More recently, a medication for opioid dependence called buprenorphine has been shown to produce fewer NAS symptoms than methadone. This means the infant will have shorter withdrawal and recovery times, resulting in shorter hospital stays.
You should definitely talk to your doctor and one of our recovery advisors before making any decisions. Only a medical professional with an understanding of your situation and medical history will be able to make an informed decision.
While the specific therapeutic options will vary depending on an individual basis, it’s important to remember that many pregnant women kick their heroin addiction with the help of medication, recovery treatment, and counseling or therapy.
Though not easy, the road to recovery is paved with many helping hands. Call
Georgia Detox today to talk to our Recovery Specialists to see which steps you or your loved one should take.
If you’re a pregnant mother dependent on heroin, you may be wondering, “With all these bad side effects, should I quit right away?”
The answer to this question involves many factors, including your history of drug use, medical history, the stage of the pregnancy, and many others. That’s why we always recommend talking to a doctor or recovery advisor before making any decisions.
We’ll talk more about quitting cold turkey in the section below.
Should I Quit Cold Turkey?
You may think that quitting heroin immediately would be the best option for a mother dependent on heroin, but the truth is, it’s not always that easy.
This is because when a heroin addiction is severe, due to the amount used or the length of a time a user has been addicted, withdrawal symptoms can be quite intense for the mother and her unborn baby.
Sometimes, the fetus won’t be able to tolerate the withdrawal effects and may have complications, such as premature birth or even death.
Quitting cold turkey is dangerous and also very, very difficult. The research shows that most users addicted to drugs don’t recover without the help and guidance of a drug treatment center.
It’s also important to keep in mind that being a potential mother can be a huge motivational force for a person to end their drug habit.
But when a pregnant mother is heroin-dependent, she’s not the only one that has to recover. After birth, the baby has to withdraw and recover depending on the severity of the dependence.
In the next section, we’ll cover how a baby will be tested for NAS (Neonatal Abstinence Syndrome) and how it will be treated if necessary.
Testing a Baby for NAS
Though the tests given may differ depending on the doctor or healthcare provider, there are a few basic ones that are commonly used.
- Neonatal abstinence scoring system: This is a system developed to diagnose and give insight into the treatment of babies born with NAS. In this test, the doctor or healthcare provider gives points for each NAS symptom, with more severe symptoms receiving higher point scores. The score will then be used to help determine what kind of treatment is needed.
- Meconium test: Meconium is the first bowel movement a baby makes. Though similar to feces, meconium actually begins to develop between the 12th and 16th week of gestation. Meconium tests are used to determine if a mother was using drugs during pregnancy. It also helps with determine if multiple drugs were used, and if so, which ones.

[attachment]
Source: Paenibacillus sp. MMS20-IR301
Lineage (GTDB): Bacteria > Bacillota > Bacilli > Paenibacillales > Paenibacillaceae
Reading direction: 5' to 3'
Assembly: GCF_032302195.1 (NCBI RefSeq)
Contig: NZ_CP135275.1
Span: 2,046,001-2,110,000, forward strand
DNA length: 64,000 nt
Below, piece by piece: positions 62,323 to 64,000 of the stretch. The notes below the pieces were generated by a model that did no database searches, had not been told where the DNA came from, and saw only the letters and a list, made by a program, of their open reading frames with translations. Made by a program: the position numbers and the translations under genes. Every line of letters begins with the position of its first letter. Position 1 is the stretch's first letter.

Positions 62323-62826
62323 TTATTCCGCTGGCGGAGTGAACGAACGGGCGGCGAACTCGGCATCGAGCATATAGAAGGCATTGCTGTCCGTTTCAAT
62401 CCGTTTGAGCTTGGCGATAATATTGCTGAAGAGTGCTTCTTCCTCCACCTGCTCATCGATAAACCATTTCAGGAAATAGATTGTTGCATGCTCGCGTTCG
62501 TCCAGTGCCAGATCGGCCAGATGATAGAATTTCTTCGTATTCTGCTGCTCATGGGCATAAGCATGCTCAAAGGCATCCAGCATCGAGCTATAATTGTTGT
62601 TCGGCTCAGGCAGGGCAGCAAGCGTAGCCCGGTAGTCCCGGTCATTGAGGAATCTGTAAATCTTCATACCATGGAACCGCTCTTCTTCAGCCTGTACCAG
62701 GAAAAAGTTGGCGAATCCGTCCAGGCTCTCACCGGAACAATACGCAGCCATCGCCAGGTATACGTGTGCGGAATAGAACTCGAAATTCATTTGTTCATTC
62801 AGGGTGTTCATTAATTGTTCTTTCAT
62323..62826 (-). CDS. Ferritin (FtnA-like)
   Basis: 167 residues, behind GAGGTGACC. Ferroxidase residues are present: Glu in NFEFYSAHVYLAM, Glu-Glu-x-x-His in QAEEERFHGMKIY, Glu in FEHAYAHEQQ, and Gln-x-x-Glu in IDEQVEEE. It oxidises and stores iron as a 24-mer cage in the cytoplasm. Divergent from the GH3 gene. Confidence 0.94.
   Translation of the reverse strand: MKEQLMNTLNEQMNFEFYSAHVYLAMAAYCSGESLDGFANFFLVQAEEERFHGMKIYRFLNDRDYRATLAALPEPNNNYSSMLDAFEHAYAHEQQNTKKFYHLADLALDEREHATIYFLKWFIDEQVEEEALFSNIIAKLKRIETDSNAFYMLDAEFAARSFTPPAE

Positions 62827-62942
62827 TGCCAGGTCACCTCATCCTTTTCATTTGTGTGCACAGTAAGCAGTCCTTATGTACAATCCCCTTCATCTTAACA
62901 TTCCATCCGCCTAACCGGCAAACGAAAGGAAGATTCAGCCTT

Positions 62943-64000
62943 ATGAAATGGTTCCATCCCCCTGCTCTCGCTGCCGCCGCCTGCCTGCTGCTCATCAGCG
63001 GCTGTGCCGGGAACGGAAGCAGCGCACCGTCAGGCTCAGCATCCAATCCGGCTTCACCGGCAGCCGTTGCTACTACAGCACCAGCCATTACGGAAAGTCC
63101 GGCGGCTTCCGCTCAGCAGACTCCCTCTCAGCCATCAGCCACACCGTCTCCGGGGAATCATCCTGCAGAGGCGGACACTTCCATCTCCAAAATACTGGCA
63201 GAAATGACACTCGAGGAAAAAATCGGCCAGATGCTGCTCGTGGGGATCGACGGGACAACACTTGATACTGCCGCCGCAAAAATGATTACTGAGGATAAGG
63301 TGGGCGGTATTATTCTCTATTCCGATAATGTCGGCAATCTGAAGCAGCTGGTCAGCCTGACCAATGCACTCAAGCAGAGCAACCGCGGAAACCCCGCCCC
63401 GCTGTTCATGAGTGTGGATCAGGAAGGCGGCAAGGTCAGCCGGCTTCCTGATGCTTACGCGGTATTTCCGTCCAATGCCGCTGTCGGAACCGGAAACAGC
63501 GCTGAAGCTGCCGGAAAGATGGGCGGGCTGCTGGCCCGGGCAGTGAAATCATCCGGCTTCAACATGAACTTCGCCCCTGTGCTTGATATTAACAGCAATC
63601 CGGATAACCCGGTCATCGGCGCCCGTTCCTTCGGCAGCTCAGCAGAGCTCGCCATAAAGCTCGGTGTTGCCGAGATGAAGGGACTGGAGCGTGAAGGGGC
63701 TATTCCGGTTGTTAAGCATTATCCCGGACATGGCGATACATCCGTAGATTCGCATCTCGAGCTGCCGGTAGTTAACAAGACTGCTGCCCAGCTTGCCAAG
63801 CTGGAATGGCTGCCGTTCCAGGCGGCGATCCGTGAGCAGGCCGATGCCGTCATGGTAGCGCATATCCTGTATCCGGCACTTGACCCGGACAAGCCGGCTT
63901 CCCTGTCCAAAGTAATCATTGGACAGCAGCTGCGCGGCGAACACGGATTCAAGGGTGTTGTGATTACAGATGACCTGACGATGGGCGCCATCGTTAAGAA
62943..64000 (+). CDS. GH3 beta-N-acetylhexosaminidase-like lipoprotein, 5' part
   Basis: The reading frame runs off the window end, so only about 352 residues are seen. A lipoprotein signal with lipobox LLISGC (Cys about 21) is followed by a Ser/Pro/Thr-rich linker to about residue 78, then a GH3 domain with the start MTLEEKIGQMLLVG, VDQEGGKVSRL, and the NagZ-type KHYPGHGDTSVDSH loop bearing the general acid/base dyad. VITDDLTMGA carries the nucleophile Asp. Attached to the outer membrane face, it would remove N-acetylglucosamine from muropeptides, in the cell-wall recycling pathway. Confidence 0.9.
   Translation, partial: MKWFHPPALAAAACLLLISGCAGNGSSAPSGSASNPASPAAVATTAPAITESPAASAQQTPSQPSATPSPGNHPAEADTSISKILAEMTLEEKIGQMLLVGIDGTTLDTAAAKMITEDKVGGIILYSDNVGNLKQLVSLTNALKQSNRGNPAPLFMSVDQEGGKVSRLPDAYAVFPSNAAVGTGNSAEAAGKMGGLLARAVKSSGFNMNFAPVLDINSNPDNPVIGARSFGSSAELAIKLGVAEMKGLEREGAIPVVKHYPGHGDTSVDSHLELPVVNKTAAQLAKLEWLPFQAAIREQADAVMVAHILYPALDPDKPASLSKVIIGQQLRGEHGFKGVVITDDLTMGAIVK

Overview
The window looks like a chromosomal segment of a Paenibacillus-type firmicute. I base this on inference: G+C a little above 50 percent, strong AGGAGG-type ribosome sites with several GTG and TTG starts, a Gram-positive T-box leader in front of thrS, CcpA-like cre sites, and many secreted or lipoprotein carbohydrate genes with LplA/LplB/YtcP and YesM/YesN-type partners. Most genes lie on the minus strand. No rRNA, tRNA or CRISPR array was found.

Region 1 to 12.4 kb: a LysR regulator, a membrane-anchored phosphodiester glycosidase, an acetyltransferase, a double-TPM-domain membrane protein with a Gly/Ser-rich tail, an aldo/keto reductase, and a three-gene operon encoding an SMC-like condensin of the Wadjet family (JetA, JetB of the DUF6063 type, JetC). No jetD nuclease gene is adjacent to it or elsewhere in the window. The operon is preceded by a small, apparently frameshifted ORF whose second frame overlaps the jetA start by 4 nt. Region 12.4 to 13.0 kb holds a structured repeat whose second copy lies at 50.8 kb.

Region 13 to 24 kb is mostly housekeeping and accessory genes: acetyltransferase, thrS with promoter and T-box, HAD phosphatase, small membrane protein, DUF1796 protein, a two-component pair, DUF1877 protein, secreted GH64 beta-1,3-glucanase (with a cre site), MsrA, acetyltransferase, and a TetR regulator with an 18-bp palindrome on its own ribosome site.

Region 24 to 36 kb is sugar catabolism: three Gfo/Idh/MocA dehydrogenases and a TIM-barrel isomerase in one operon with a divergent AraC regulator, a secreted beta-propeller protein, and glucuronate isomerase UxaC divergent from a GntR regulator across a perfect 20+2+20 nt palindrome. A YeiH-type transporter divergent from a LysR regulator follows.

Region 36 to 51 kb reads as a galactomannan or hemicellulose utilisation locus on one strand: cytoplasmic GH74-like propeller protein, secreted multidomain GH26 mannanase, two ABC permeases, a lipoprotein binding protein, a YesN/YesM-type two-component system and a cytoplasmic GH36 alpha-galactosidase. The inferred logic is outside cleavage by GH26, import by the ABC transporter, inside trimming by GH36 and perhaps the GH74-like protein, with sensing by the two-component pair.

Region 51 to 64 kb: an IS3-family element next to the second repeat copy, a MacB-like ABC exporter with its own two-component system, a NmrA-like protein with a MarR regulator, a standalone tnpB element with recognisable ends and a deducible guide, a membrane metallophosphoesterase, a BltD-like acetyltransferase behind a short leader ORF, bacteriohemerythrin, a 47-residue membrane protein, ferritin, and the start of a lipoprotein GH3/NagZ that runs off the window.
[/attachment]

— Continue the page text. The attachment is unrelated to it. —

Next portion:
- Urine test: Though sometimes not used because of the difficulty of collecting a urine specimen, urine tests can be used to determine if a mother used drugs in the few days prior to delivery.
Depending on the severity of the symptoms, the doctor may order more tests to assist them in diagnosis. With a diagnosis in hand, they’ll begin to formulate a treatment plan.
Treating a Baby for NAS
Once a doctor has assessed the extent of NAS, they’ll usually prescribe some of the following:
- Medication: If a baby is determined to be experiencing withdrawal symptoms, they’re usually given some form of medicine to diminish withdrawal effects. Over time, the amount given will be reduced. These medicines include morphine, methadone, and buprenorphine.
- IV’s: Dehydration is a major risk for babies born with NAS. In fact, dehydration is often a cause of neonatal death. Because of this, the doctor will usually order an IV to provide hydration through fluids and electrolytes. The risk of dehydration increases if a baby born with NAS is vomiting or experiencing diarrhea.
- High-calorie formula: In some cases, a baby may need to drink high-calorie formula to put on weight. This is usually the case when a baby suffered from intrauterine growth retardation or premature birth.
In addition to medical care, babies born with NAS also need a lot of love. They had a stressful and traumatic introduction to this world, so every bit of extra care and attention they can get is much needed and deserved.
Plus, babies suffering from NAS are often fussy. If you find yourself caring for a baby that suffers from NAS, make sure to do the following to soothe them:
- Swaddle them: Most babies love being swaddled in a blanket. Make them snuggly to get ready for nap time.
- Give them kangaroo care: Kangaroo care is also called skin-to-skin care. This is where you let them lay on your chest.
- Breastfeed: Though high-calorie formula may be used as a supplement, you should also breastfeed (if possible) to build intimacy with your baby.
- Give them a quiet environment: Make sure you keep the room they stay in dimly lit and quiet.
Though experiencing heroin and pregnancy is difficult, with a little help, it’s possible to get through it.
If you’re heroin-dependent or know a loved one who is, call our recovery specialists at (678) 967-3953 to get help immediately.
If you want to know more about the horrors of heroin addiction, continue reading about What Happens to Your Body During a Heroin Overdose.
“Drug & Alcohol Rehab Centers for Pregnant Women.” American Addiction Centers.” 15 Mar. 2019. https://americanaddictioncenters.org/rehab-guide/pregnant-women
Patterson, Eric. “Drugs and Pregnancy.” Drugabuse.com. 15 Mar. 2019. https://drugabuse.com/drug-addiction-health-issues/pregnancy/
Yonkers, Kimberly. “A Treatment for Substance Abusing Pregnant Women” NCBI. 27 May 2011. 15 Mar. 2019. https://www.ncbi.nlm.nih.gov/pmc/articles/PMC3103065/